Let it be said up front that the unspeakable has to be spoken -- that every scrap of testimony to the Holocaust must somewhere be recorded; that the survivors and historians should insist on preserving every syllable, and that the poets and novelists should turn those syllables over (and over again) for the smallest particle of missed meaning. Jorge Semprun, the Spanish radical who survived Buchenwald, tells us in his 1994 memoir Literature or Life that it is "not that what we lived through is indescribable. It was unbearable, which is something else entirely . . . something that doesn't concern the form of a possible account, but its substance. Not its articulation, but its density." Since I've started quoting this neglected masterpiece, let me continue:
"The only ones who will manage to reach this substance, this transparent density, will be those able to shape their evidence into an artistic object, a space of creation. Or of re-creation. Only the artifice of a masterly narrative will prove capable of conveying some of the truth of such testimony. But there's nothing exceptional about this: it's the same with all great historical experiences.
"In short, you can always say everything. The 'ineffable' you hear so much about is only an alibi. Or a sign of laziness. You can always say everything: language contains everything. You can speak of the most desperate love, the most terrible cruelty. You can speak of evil, its poisonous pleasures, its poppy flavor. You can speak of God, and that's saying a lot. . . . But can people hear everything, imagine everything? Will they be able to understand?"
So we should not only sit still this week for The Last Days (Thursday, May 25; 8:30 to 10 p.m.; HBO), a documentary from Steven Spielberg's Shoah Foundation, but we should go out as well to the Film Forum to reacquaint ourselves with Marcel Ophüls's The Sorrow and the Pity and our own complicity. Then we might reread the Israeli novelist David Grossman's See Under: Love, with its kaleidoscopic White Room and its mechanical "Scream," a design of drainpipes to contain "the purest octave of human anguish." After which, maybe, Cynthia Ozick's The Messiah of Stockholm, imagining the lost manuscript of the murdered Bruno Schulz. Or E. L. Doctorow's City of God, with its diary of the Nazi occupation of Lithuania. Or Saul Bellow, in The Bellarosa Connection, on the surrealist "slapstick side" of the death camps: "Prisoners were sent naked into a swamp and had to croak and hop like frogs. Children were hanged while starved, freezing slave laborers lined up on parade in front of the gallows and a prison band played Viennese light opera waltzes." Or -- there are as many or's as there are syllables.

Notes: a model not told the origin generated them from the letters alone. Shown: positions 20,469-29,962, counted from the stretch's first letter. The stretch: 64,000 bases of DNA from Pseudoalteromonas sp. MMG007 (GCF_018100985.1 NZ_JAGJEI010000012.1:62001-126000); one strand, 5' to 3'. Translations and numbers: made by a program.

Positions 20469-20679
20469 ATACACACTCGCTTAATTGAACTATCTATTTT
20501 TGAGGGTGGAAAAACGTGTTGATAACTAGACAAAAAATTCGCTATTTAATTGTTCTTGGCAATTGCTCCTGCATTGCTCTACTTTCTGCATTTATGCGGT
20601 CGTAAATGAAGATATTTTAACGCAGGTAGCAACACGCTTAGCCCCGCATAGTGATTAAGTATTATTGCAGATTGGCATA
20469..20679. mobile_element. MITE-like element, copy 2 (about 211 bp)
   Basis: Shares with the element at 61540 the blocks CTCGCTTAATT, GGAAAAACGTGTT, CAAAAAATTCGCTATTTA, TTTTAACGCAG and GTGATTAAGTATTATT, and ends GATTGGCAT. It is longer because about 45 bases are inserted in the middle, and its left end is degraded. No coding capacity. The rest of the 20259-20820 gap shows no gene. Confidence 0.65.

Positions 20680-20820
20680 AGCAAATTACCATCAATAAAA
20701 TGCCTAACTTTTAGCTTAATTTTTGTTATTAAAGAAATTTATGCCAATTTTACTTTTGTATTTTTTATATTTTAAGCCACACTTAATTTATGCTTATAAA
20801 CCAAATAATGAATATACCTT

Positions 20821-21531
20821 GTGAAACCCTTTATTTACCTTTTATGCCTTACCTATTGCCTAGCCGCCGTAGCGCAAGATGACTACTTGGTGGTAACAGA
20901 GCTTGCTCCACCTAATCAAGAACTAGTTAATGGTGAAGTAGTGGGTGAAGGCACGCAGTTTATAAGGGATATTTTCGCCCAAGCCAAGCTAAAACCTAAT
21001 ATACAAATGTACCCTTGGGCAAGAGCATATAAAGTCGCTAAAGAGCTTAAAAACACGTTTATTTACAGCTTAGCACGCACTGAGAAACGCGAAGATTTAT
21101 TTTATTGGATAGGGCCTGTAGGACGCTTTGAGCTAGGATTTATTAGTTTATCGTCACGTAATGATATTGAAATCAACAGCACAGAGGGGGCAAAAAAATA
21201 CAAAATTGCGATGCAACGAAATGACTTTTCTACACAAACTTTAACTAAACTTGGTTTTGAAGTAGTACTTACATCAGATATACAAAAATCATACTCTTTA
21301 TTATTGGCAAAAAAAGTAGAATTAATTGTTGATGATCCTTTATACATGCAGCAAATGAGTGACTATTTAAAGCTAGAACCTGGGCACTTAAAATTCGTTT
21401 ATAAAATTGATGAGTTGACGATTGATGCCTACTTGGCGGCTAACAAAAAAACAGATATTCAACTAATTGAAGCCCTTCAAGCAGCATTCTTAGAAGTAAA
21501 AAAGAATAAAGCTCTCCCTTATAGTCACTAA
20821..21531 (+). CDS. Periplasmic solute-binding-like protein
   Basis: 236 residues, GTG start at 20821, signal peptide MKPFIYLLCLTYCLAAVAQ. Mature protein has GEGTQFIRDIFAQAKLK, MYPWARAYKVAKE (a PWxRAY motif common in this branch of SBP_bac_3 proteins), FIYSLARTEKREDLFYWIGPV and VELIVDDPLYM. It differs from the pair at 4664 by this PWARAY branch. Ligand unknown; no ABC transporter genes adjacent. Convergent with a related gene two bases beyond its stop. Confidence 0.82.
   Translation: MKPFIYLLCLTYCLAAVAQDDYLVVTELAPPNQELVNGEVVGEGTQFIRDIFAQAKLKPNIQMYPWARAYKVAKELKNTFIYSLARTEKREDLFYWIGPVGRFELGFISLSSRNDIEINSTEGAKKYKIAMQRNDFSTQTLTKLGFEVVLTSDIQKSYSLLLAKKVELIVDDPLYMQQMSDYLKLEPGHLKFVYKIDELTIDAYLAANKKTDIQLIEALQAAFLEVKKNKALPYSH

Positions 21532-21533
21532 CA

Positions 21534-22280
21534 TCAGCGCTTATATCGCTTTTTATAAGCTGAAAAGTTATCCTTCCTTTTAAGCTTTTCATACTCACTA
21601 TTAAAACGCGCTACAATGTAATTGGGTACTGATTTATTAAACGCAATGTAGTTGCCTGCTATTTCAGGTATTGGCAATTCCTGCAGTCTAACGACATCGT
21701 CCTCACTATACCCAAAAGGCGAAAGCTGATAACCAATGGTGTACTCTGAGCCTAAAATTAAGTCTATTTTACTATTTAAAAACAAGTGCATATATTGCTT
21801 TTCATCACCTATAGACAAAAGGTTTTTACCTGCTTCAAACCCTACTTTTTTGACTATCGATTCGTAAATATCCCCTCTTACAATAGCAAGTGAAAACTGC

The Last Days is the terrible story of four months during the final year of World War II, when Hitler knew his Reich was lost but insisted nevertheless on the extermination of Hungary's Jews. It is a story told by five survivors of that fast-forward genocide, all of them naturalized American citizens, who return to the cities and villages from which they were seized, and to the camps to which they were committed; who speak about lost families and lost childhoods, to James Moll's camera but also to the husbands, wives, and children who have accompanied them back to evil Europe; who find grave sites of loved ones and neighbors who betrayed them; who wander in the ruins of Dachau, Auschwitz, and Bergen-Belsen as if in thrall to a curse, remembering the day of their tattooing, the Shabbats in the latrines, boxcars and barbed wire, Zyklon gas and crematoria, mass graves and a sudden liberation as inexplicable as the curse.